Lists do have their limitations though, the main one being the limit of 5000 items, with performance getting worse as this threshold is reached and data not being visible when it is exceeded. The second limitation is they can be quite slow when using to pull data into forms, especially if you have filters on data based on previous answers. Also, the data you will have in lists will most likely be limited and won’t give you access to other data sources your company may use, your construction programme or safety observations data for example.

So, if you have a small data set and want to be able to set Flows up with data quickly then SharePoint lists will do everything you need and will allow you to report. But be wary of that 5000-item limit and how user experience may be negatively affected by slow execution of rules.

SQL Database

If you want real power in your workflows, I would recommend SQL for all your data sources and storage. You will need to learn stored procedures, which are little bits of code which interact with data in some way, but the performance of your Flows will be unreal, both bringing data into forms and writing data the database. When I first started working with FlowForma I didn’t even know what SQL was, never mind a stored procedure. But by using FlowForma’s very useful help guide and working with their amazing support analysts I am now able to create Flows using solely SQL databases.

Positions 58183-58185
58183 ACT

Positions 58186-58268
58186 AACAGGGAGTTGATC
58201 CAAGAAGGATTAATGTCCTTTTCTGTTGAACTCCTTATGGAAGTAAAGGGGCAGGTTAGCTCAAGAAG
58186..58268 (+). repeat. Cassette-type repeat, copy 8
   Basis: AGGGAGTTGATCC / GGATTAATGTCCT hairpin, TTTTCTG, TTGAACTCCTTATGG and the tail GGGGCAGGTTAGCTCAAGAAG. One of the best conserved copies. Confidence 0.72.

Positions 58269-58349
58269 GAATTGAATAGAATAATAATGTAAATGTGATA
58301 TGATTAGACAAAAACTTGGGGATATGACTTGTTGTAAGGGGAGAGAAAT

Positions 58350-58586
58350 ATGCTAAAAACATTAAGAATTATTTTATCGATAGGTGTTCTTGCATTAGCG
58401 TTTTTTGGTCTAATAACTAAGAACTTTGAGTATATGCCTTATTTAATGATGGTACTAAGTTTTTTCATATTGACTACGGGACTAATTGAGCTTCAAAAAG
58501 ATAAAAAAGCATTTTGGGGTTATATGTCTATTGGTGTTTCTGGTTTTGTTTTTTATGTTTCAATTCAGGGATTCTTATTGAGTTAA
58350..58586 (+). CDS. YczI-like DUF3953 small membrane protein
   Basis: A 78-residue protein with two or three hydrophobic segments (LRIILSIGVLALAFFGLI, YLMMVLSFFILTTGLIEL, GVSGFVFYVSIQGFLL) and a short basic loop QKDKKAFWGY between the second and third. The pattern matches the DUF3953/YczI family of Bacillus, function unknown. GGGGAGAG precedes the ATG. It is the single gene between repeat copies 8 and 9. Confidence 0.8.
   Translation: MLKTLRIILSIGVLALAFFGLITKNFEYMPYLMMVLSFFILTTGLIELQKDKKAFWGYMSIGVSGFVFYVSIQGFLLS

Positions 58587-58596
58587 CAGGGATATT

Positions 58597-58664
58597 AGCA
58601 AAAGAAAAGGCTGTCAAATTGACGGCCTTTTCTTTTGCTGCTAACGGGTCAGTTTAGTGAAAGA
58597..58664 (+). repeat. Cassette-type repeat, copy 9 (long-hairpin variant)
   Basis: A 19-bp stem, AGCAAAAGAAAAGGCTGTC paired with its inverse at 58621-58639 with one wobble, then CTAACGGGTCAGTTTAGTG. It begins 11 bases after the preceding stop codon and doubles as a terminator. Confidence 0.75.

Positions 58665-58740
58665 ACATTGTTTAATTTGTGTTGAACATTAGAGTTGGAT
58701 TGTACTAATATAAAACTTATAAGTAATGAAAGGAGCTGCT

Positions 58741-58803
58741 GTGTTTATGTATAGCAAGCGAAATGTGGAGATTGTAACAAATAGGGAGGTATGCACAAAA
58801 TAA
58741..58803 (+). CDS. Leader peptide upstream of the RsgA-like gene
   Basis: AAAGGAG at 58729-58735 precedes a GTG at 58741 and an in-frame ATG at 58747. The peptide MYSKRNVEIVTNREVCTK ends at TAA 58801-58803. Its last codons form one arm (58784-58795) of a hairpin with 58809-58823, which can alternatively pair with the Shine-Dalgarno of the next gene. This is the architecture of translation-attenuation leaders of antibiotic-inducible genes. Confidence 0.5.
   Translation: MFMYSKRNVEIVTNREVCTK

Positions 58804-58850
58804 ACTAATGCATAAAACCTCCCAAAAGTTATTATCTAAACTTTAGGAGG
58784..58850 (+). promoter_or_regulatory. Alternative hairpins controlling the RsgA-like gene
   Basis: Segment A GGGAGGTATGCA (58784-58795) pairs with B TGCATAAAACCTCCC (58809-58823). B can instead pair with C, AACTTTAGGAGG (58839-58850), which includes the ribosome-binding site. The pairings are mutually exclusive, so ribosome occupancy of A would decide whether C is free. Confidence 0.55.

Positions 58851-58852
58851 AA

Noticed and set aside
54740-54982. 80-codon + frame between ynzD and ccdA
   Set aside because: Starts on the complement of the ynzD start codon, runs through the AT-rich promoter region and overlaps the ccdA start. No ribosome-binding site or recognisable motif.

SQL Table

What does this mean in the real world though? Well you now can interact with loads of data at very high speeds. You can now bring data from other systems your company uses into FlowForma forms, whether that is employee data from the HR system, programme data from your project management tools or finance data from your finance systems. This data can then be used in forms either to save time when inputting or to give users data to work from.

Part of a SQL Stored Procedure

One other very important consideration is data security and compliance with the General Data Protection Regulation (GDPR). SharePoint lists are visible by a lot of people and are difficult to hide if someone knows how to look around. You could put it into an area accessible only to certain people but there is a chance people could find the data. SQL databases on the other hand are accessible to people who must be given access by the database admin and even if people have access to one database, they could be restricted from another.

It is worth adding as one final piece on SQL databases, if you use the FlowForma enterprise licenses, you will then have access to FlowForma Entity Data Manager. This amazing business rule allows you to create tables and write data to databases with No stored procedures at all!! Which makes the use of a SQL database accessible to everyone!

Thank you for reading and I hope you found it useful. The next blog in this series of three will look at how you can use existing data in your FlowForma forms and what this means when you are deploying your forms.

If you would like more information about anything discussed in this or any other blog, or would like some training delivered in your organisation, please get in touch on